Howard Lisnoff
Police Violence and Mass Policing in the U.S.
Mark Ashwill
A “Patriotic” Education Study Abroad Program in Viet Nam: God Bless America, Right or Wrong!
Laura Flanders
HUD Official to Move into Public Housing?
Nino Pagliccia
Resistance is Not Terrorism
Matthew Johnson
See No Evil, See No Good: The Truth Is Not Black and White
Maria Paez Victor
How Reuters Slandered Venezuela’s Social Benefits Card
December 10, 2018
Jacques R. Pauwels
Foreign Interventions in Revolutionary Russia
Richard Klin
The Disasters of War
Katie Fite
Rebranding Bundy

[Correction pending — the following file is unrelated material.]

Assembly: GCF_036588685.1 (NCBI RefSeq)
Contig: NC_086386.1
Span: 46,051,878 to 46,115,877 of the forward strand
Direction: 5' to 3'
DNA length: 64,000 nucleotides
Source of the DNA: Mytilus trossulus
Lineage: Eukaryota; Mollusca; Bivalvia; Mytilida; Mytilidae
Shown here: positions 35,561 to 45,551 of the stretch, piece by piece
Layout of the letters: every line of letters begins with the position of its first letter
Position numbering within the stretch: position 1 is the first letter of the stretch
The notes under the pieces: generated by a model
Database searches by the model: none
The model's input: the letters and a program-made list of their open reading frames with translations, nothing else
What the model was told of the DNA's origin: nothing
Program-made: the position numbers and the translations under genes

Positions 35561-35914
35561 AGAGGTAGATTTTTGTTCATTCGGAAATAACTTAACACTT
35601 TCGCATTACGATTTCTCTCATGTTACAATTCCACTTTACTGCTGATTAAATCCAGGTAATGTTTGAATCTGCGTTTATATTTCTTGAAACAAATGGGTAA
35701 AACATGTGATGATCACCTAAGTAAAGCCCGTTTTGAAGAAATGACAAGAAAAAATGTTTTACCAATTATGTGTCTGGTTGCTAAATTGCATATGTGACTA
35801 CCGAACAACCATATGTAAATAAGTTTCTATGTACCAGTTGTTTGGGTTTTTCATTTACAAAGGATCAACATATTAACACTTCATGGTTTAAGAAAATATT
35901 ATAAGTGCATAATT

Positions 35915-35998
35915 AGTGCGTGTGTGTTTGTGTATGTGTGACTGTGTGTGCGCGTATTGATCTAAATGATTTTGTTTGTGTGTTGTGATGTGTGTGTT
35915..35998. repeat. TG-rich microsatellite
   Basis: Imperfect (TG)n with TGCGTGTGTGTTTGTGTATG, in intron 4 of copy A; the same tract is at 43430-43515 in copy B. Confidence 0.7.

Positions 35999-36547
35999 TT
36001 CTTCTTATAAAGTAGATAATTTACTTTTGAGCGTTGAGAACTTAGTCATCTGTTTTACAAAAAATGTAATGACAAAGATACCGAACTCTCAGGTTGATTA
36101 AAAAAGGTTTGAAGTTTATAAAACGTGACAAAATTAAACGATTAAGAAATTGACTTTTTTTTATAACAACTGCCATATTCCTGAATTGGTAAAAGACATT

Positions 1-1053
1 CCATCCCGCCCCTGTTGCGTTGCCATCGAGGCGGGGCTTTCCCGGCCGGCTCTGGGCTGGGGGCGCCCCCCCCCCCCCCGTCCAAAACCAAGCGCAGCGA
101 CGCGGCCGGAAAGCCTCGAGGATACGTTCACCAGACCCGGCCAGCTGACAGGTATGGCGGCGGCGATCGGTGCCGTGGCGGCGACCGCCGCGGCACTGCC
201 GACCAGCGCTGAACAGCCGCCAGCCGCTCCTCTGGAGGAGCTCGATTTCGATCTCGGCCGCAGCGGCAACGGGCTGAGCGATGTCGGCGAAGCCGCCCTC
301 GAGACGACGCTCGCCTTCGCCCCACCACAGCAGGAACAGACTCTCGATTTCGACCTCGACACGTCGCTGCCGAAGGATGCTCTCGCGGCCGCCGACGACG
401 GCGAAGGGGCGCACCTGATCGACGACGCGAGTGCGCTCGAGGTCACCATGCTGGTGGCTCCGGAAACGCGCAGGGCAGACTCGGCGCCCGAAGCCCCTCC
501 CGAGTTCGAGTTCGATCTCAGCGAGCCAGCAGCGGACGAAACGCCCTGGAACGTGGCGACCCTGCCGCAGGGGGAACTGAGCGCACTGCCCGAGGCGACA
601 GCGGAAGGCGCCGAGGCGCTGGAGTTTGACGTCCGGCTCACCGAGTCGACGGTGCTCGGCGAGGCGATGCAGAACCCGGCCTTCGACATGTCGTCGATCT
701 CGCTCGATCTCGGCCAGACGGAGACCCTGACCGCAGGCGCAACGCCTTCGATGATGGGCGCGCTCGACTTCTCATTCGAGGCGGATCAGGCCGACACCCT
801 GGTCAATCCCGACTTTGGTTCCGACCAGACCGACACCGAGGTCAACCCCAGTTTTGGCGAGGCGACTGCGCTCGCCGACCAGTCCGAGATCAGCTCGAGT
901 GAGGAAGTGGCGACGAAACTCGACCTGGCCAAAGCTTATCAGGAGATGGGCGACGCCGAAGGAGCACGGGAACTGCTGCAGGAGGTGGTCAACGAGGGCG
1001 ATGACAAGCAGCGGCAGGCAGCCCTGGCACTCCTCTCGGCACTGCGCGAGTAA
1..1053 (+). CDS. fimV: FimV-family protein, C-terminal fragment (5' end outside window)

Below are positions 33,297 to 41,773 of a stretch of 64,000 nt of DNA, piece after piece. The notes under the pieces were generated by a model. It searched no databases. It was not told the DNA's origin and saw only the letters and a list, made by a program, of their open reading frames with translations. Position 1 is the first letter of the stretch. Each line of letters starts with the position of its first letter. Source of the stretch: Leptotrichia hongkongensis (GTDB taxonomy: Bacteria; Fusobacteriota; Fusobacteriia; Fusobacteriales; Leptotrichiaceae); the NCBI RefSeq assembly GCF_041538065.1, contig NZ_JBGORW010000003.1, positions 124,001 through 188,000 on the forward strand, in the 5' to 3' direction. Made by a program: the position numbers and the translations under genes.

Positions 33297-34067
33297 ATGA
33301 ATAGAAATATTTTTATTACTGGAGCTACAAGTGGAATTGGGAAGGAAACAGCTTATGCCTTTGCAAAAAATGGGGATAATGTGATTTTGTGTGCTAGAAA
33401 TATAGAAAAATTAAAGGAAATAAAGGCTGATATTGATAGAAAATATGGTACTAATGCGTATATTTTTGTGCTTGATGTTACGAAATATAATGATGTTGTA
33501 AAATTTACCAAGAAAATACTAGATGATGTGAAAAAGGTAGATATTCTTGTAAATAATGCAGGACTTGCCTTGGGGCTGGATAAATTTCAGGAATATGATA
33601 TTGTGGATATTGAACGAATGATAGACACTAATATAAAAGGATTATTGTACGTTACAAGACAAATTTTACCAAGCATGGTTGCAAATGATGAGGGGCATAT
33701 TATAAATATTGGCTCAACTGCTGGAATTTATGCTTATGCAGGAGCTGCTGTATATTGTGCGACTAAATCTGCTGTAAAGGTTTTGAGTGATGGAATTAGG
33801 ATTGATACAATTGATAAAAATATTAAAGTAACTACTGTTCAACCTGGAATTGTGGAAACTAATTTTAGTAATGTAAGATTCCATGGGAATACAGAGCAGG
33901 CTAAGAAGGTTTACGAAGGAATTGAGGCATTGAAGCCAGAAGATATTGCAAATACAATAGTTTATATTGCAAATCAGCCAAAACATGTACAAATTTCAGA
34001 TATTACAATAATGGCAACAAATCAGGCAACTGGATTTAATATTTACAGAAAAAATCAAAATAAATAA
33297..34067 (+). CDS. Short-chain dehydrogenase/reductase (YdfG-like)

Gary Olson
A Few Thoughts on Politics and Personal Identity
Patrick Cockburn
Brexit Britain’s Crisis of Self-Confidence Will Only End in Tears and Rising Nationalism
Andrew Moss
Undocumented Citizen
Dean Baker
Trump and China: Going With Patent Holders Against Workers
Lawrence Wittner
Reviving the Nuclear Disarmament Movement: a Practical Proposal
Dan Siegel
Thoughts on the 2018 Elections and Beyond
Thomas Knapp
Election 2020: I Can Smell the Dumpster Fires Already
Weekend Edition
December 07, 2018
Friday - Sunday
Steve Hendricks
What If We Just Buy Off Big Fossil Fuel? A Novel Plan to Mitigate the Climate Calamity
Jeffrey St. Clair
Cancer as Weapon: Poppy Bush’s Radioactive War on Iraq
Paul Street
The McCain and Bush Death Tours: Establishment Rituals in How to be a Proper Ruler
Jason Hirthler
Laws of the Jungle: The Free Market and the Continuity of Change
Ajamu Baraka